*This article was presented in two parts, with Part 1 describing the construction of the adventure and Part 2 providing a report of how the adventure played out.*
Realizing the players were relatively new to the game, I spent some time during the introduction explaining to them their characters, the foundational rules of the game, how combat runs, which one is the 20-sided die, and lots and lots of other things. …I should resist this urge.
The party (Thorkel, dwarf shock-priest of Abbathor; Skaag, warforged inhabited by the ghost of a dead commander; and Blackleaf, elf hunter and sniper) deserts their military unit and flees east across the land, looking for a place to rest and get out of the steady, soaking, drumming rain that shows no signs of letting up.
When they finally spy the little village ahead, it’s the middle of the night, and there in the road, a figure shuffles towards them through the downpour, calling something they can’t quite make out.
The party moves forward cautiously, and Blackleaf hears the person clearer than the other two, realizing it’s not a voice but a deep, gutteral groan. Blackleaf nocks an arrow in his greatbow and advances, sliding to his right, peering through the sheeting rain… and knows something is very wrong. Most of the figure’s lower jaw is missing, having been raggedly torn away, and its tongue waggles free as it vocalizes its horrible call. It’s a living corpse, the walking dead.
Blackleaf fires a pair of arrows, drilling the zombie through the throat, dropping it instantly. “Nice shot,” Skaag says, and that’s when the mass of undead claw their way from the sodden earth all around them. “Crap,” Skaag says.
Using their own bows, the undead graze Thorkel with a pair of arrows and hit Skaag in an ankle joint, but the party easily handles the abominations – Blackleaf picking them off with his deadly aim, Thorkel pulping them with his craghammer and throwing hammers, and Skaag hacking them with his halberd.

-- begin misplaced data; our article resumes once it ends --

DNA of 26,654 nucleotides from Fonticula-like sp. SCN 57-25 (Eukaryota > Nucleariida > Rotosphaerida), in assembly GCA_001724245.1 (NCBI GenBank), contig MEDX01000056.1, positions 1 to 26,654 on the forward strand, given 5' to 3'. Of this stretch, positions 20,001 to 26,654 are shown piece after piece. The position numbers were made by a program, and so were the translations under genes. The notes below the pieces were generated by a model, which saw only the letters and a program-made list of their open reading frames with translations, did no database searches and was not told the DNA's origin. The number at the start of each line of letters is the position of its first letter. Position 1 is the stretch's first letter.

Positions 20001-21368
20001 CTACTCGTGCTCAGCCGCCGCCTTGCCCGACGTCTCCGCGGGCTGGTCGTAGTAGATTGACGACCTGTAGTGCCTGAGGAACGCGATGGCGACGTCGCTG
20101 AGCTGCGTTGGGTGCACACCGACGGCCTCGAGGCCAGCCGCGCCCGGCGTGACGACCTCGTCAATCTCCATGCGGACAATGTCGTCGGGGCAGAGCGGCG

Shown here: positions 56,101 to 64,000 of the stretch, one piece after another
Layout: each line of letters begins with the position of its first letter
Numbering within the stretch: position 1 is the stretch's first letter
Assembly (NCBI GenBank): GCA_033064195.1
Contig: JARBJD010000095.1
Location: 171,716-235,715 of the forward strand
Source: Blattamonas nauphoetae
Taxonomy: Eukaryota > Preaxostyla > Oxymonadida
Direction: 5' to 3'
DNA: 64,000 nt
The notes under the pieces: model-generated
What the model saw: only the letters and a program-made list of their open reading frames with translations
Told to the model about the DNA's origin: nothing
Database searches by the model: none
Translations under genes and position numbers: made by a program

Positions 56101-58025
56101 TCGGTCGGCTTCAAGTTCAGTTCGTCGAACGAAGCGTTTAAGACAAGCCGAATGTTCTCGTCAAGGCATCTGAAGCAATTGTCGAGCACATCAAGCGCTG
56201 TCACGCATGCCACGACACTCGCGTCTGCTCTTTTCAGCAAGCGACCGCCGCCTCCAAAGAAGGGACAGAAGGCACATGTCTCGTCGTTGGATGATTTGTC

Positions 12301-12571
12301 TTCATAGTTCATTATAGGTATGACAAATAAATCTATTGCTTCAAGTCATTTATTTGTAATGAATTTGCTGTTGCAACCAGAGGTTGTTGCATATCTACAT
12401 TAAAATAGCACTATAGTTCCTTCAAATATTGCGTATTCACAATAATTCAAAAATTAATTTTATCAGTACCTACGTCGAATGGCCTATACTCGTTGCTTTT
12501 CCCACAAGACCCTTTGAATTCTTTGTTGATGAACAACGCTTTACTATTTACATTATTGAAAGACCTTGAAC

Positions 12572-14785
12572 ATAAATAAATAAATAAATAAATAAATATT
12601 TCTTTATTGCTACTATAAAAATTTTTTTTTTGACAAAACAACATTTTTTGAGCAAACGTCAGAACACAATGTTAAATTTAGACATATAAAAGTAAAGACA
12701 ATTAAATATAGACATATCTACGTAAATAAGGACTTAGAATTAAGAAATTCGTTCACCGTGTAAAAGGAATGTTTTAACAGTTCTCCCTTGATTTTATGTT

The party continues on to the modest village, which is very dark and eerily quiet, except for the constant, maddening rain. They move through the village, the roadway turning into a stew of black mud, and they glance about at the small buildings, looking for signs of habitation.
Introducing a setting element like rain is an excellent idea, unless you constantly forget about it, which I always do. If you are going to do this, either staple a note to your eyeballs that says RAIN RAIN RAIN RAIN RAIN, or, less painfully, find and play a repeating audio clip reminder during the scene or adventure. Loud, noisy town? Play a clip of lots of people chattering, shouting, laughing. Monastery setting? Play a clip of bells and chanting. Constant rain? Play a clip of a downpour.
One house catches their attention, light flickering through its wooden slats, maybe from a guttering candle, and they head towards it. As they arrive, about to peek into a window, the silence is shattered by a hound’s ragged baying, and undead surge from the buildings.
At first, the battle goes the party’s way, Skaag slashing with his halberd, Thorkel swinging his hammer and calling upon the dark power of Abbathor, Blackleaf flashing out his paired scimitars, and they put down a tougher zombie with a paralyzing claw and a corpse-dog with a nasty, dripping bite. Unfortunately, the undead just keep coming, zombies crawling from every dark corner, including two that blaze with hellish flame and fling explosive fireballs.